Online identity theft up 200% since 2010

Following the recent slew of attacks against various websites that resulted in millions of user accounts being compromised, comes this little statistic: fraudsters traded 12 million pieces of personal information online in just Q1 2012.
Written by Emil Protalinski, Contributor
Online identity theft up 200% since 2010

In Q1 2012, fraudsters traded 12 million pieces of personal information online, or a 200 percent increase over 2010. Most people were unaware their identity had been stolen until they were denied access to something. Identity theft victims commonly experience refusal of loans or credit cards (14 percent), debts being run up in their name (9 percent), refusal of mobile phone contracts (7 percent), and being chased by debt collectors for money they do not owe (7 percent).

The data comes from credit-checking firm Experian, cited by the BBC. The firm blamed the increase of identity theft on the fact that people are signing up for an increasing number of online accounts. On average, most users have 26 online accounts, but use only around five different passwords.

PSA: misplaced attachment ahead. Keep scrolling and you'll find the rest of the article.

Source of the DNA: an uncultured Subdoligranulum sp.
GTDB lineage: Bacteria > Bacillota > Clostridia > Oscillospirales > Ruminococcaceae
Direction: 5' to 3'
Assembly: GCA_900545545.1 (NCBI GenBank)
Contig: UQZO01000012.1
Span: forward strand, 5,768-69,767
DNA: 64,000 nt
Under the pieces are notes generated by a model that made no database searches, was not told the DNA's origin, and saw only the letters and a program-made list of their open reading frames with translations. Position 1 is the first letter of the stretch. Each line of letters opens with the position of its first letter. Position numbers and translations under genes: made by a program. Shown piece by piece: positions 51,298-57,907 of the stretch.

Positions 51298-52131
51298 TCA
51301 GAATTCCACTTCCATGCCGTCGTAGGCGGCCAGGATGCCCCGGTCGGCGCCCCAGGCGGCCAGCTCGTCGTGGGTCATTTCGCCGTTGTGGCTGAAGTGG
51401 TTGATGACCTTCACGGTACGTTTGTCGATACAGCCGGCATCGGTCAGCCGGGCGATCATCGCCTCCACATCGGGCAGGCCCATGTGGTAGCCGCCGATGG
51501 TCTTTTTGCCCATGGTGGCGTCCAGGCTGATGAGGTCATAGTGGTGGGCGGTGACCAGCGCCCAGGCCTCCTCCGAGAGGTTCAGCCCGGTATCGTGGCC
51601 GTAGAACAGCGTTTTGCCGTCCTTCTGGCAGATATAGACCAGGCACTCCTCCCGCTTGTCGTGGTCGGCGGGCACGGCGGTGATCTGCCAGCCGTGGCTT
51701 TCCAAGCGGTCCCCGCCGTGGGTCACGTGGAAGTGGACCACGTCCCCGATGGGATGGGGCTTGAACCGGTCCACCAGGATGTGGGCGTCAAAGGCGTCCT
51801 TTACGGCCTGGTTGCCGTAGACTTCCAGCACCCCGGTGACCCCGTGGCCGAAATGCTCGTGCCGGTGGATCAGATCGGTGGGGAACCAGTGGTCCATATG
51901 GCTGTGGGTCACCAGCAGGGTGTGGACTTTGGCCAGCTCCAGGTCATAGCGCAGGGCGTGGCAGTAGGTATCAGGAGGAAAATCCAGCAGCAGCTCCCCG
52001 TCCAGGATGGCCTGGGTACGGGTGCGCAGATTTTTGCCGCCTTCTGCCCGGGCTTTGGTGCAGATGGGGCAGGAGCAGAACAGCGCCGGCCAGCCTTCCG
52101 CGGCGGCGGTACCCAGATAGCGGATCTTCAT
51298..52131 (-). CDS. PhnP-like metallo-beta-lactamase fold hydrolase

In the last few months, there has been a slew of attacks on websites resulting in user accounts being compromised. Here's a quick list, in no particular order: LinkedIn, eHarmony, Last.fm, Yahoo, Android Forums, Billabong, Formspring, and Nvidia. The total number of users affected is around 10 million, so far.

If you have an account with any of these sites, you should change your password, just to be on the safe side. Furthermore, if you use the same e-mail address and password combination elsewhere, you should change it there as well. In fact, you should make an effort to change your password on a regular basis, and make it more complicated as well.

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